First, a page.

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It is a matter of what you prefer.  If you like the smaller one, then a reduction, i f you like the bigger one, than implants.

Steven Wallach, MD
New York Plastic Surgeon
4.2 out of 5 stars 30 reviews

Treating breast asymmetry

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It will be easier to match them if you reduce the larger one rather than to augment the smaller one.  Ask yourself though which side you like better.

Breast Asymmetry and Options?

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Thank you for the question.

It would be in your best interests to allow for at least 3 months to pass after you have completed breast-feeding to evaluate the condition and symmetry of your breasts.  At that point, meet with well experienced board-certified plastic surgeons to discuss your goals ( I like the use of “goal pictures”).  after you have clearly communicated what your goals are your plastic surgeon will be able to discuss the best options to achieve them.

The key to your success will be selection of a well experienced board-certified plastic surgeon.

Best wishes.

Breast Reduction - One Side, Breast Lift, Implant - What Should I Do?

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Hi gastonia in gastonia,nc,

Great question - unfortunately, there isn't a great answer via this forum.  It is impossible to give advice in a case like this without seeing a photo, and it may be hard enough to do so even with a photo.  A lot will depend on what your preferences are.

Which breast do you like better?  If you have sagging on the larger side (nothing personal, of course) you may need a lift or reduction that side just to bring them up to the same level.  Your best result may wind up being a lift on one side and an implant on the other.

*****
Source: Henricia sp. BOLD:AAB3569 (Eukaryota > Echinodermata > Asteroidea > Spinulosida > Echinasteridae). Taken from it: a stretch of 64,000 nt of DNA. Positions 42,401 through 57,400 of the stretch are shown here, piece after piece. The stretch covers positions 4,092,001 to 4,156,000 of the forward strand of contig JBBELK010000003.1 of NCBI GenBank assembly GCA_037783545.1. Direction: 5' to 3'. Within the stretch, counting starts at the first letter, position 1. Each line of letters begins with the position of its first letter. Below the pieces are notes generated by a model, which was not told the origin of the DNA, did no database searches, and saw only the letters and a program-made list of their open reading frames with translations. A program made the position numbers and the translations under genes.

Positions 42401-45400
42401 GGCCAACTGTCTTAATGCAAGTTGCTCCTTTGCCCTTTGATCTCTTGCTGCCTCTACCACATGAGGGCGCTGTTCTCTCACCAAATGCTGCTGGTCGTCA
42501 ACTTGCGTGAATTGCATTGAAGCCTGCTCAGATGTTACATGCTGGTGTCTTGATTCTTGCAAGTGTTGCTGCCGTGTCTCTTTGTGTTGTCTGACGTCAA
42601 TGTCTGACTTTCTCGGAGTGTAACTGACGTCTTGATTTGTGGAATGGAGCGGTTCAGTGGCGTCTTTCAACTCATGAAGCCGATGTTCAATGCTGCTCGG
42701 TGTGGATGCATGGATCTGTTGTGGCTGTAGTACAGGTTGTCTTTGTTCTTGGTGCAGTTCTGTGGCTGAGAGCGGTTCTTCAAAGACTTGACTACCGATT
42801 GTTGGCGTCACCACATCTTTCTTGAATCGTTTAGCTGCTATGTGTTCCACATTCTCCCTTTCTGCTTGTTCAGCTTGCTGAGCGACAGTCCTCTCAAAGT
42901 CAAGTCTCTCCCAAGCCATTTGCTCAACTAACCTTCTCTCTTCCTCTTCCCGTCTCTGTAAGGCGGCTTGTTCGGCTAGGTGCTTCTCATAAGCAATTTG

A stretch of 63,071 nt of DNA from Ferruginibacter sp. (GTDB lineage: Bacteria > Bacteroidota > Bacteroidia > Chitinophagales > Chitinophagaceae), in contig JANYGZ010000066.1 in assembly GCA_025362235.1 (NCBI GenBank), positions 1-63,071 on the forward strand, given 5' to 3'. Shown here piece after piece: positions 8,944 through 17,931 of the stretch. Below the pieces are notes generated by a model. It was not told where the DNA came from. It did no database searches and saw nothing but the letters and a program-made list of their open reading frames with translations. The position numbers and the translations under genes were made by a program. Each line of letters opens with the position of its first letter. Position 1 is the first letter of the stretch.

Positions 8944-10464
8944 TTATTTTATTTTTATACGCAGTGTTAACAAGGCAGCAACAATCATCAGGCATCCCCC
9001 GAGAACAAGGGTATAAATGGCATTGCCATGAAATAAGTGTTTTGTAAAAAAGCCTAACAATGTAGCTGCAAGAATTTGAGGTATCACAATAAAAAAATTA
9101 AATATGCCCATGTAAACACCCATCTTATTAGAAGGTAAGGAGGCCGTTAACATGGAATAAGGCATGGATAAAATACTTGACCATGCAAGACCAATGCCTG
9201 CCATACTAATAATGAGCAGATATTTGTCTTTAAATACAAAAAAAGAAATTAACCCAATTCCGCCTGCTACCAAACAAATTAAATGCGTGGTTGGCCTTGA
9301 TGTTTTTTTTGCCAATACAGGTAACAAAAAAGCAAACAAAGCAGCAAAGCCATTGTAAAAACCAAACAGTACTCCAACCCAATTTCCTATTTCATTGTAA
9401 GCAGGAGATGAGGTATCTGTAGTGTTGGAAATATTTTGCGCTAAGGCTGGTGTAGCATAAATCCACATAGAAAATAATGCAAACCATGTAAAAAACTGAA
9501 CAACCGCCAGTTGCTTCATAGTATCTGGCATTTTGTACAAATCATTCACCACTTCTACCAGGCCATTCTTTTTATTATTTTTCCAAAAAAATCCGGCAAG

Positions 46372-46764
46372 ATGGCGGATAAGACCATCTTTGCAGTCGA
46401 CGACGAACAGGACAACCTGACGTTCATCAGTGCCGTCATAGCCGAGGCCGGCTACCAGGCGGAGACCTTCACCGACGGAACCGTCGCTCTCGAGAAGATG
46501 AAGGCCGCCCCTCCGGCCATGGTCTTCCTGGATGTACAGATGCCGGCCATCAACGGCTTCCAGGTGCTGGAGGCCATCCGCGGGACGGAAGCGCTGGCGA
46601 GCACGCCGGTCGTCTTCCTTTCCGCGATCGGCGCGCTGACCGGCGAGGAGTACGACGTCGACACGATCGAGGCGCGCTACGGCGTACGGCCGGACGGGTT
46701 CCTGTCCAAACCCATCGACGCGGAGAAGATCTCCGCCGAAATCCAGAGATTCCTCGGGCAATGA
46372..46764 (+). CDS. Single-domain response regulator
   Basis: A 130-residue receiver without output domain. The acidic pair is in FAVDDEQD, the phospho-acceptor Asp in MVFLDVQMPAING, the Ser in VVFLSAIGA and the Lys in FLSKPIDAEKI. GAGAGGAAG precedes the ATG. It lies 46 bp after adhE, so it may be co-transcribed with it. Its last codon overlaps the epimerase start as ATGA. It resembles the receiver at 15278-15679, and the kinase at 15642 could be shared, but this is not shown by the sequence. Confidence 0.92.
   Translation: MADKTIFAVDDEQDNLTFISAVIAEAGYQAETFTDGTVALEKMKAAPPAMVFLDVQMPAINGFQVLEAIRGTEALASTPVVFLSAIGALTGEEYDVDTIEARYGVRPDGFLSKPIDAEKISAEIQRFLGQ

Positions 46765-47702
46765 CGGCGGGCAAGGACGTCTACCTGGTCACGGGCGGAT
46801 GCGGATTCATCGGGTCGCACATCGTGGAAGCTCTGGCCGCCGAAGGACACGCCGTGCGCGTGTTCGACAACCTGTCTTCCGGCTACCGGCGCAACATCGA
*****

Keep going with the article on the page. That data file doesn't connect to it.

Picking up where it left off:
The best procedure(s) will need to be determined by you in consultation with your plastic surgeon.  You can ask your own doctor for some referrals and/or go to surgery dot org to find some.

Finally, there is the issue of cost.  Implants are almost never covered in non-reconstructive situations, and even a breast reduction is not likely to be covered unless enough tissue, relative you your total body mass, is being removed.  Each company is different, so you'll have to find out what the policies are for yours.  And your surgeon should be able to help you do that.

The first step then:  a consultation with a plastic surgeon near you.

I hope that this helps, and good luck,

Dr. E

A breast with an implant ages differently than a breast without an implant.

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In my 20 years of experience  performing breast surgery, I find that a smaller breast augmented to match the larger natural breast does not age in the same way as the larger breast without the implant.

If there is a significant volume difference in your breasts after the changes related to breast feeding have resolved, I would recommend getting a reduction of the larger breast. You can then decide if you desire larger breasts and get the same size implant in both breasts that are similar in natural volume. This approach will keep your breasts more symmetric in appearance as you age.

Aysel Sanderson, MD
Kirkland Plastic Surgeon

These answers are for educational purposes and should not be relied upon as a substitute for medical advice you may receive from your physician. If you have a medical emergency, please call 911. These answers do not constitute or initiate a patient/doctor relationship.